The Membranous Nephropathy Trial of Rituximab (MENTOR) study is poised to change first-line-treatment recommendations for idiopathic membranous nephropathy.

Daniel C. Cattran, FRCP(C), MD, senior scientist at Toronto General Research Institute, part of the University Health Network based in Toronto, is leading the study along with recent Renal & Urology News “Expert Q&A” interviewee Fernando C. Fervenza, MD, PhD. Dr. Cattran explains why MENTOR may yield significant findings.

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How prevalent is membranous nephropathy?

Dr. Cattran: Membranous nephropathy remains the most common cause of adult-onset nephrotic syndrome. However, it still fulfills the definition of an orphan disease, with an annual incidence of less than 5/100,000 population.

Which nephrology patients are most at risk for this condition?

Dr. Cattran: Although membranous nephropathy can occur at any age, it does have its peak incidence now in patients in their early 50’s. The age of presentation of the disease has gradually increased from the early 30’s in the 1980’s to the mid-40’s in the 1990’s, and now the 50’s. Males are affected twice as often as females and tend to have more severe disease at onset. Idiopathic membranous nephropathy rarely affects children.

Your study will focus on idiopathic membranous nephropathy. Is this a difficult diagnosis to make?

Dr. Cattran: Because idiopathic membranous nephropathy means that no specific cause of the process can be determined, it is therefore considered to be a diagnosis of exclusion—i.e., you must rule out secondary causes. Since many of the known causes for the membranous pattern of injury have completely different approaches to treatment, it is essential that the practitioner make the correct diagnosis.

Although the histologic diagnosis of membranous nephropathy can be made on kidney biopsy tissue alone, ruling out secondary causes requires additional thorough investigation. Some of the known secondary causes are systemic lupus erythematosus, certain drugs, and, perhaps most worrisome, malignancies.

How can nephrologists recognize this condition?

Dr. Cattran: The great majority of patients present with the clinical features of the nephrotic syndrome, including edema, proteinuria, hypoalbuminemia, and hyperlipidemia.  About 25% of patients present with only proteinuria and are otherwise asymptomatic. This proteinuria is often found on routine examinations of the urine done by the patient’s family doctor or for insurance purposes.

The actual diagnosis of membranous nephropathy, a specific pattern of tissue injury, can only be made on examination of the renal tissue through biopsy.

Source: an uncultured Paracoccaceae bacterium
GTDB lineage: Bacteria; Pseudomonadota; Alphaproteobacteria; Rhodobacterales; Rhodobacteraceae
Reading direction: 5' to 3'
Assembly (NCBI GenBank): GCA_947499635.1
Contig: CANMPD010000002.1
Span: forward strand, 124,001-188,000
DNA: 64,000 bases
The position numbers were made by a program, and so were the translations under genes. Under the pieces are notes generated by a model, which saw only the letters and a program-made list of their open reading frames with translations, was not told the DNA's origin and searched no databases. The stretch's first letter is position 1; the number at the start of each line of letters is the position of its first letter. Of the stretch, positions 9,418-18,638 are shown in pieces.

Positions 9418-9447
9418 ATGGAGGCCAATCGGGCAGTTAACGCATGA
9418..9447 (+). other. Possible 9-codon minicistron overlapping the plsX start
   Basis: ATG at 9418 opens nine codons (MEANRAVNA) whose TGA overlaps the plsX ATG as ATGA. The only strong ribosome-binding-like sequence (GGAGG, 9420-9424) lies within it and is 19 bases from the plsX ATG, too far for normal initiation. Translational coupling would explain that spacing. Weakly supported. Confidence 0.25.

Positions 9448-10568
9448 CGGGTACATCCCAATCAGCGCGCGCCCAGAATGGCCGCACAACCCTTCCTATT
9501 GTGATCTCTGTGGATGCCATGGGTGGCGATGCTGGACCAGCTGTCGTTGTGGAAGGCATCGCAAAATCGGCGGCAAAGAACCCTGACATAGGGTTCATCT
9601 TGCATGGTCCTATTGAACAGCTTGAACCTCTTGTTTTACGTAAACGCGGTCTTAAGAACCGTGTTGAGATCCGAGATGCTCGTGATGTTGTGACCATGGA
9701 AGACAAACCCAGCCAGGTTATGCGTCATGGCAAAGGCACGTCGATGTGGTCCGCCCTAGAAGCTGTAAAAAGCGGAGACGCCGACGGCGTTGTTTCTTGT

Can nephrologists avert or minimize membranous nephropathy in these patients?

Dr. Cattran: At this point there is no way to avert the condition. The natural history of the idiopathic form of MGN—membranous glomerulonephritis, which is another name for membranous nephropathy—is quite distinct.

Approximately one third of patients will have a spontaneous remission, most of these occurring within the first two years after presentation. Another third of patients will have persistent low-grade proteinuria but long-term preservation of glomerular filtration function—that is, normal serum creatinine.

The remaining third tends to have a higher grade of proteinuria than the other two groups and can have either slow, or rarely rapid, progression to renal failure over the course of years.

What might your study reveal about thickening of the glomerular basement membrane—the cause of membranous nephropathy?

Dr. Cattran: It has long been recognized that the thickening of the glomerular basement membrane (GBM) is a reaction to the injury of presumed antigen-antibody complexes depositing on the subepithelial surface of the GBM.

In the last few years, several autoantibodies have been found in humans with membranous nephropathy. The most important one, which was discovered in 2009, is an autoantibody to the phospholipase A2 receptor antigen. It has subsequently been found to be located in the glomerular epithelial cell, i.e., the podocyte. This antigen/antibody complex stimulates the formation of new basement membrane tissue that grows up and around the antigen-antibody complex deposits and creates thickening of the GBM when viewed down the microscope.

There is increasing evidence that the autoantibody titer in the serum can be used to help monitor and perhaps even guide when and what to use in therapy of these MGN cases, and this is part of the monitoring that we will be doing in this study. However, much of this information is still quite preliminary, and there is still a lot of work to do.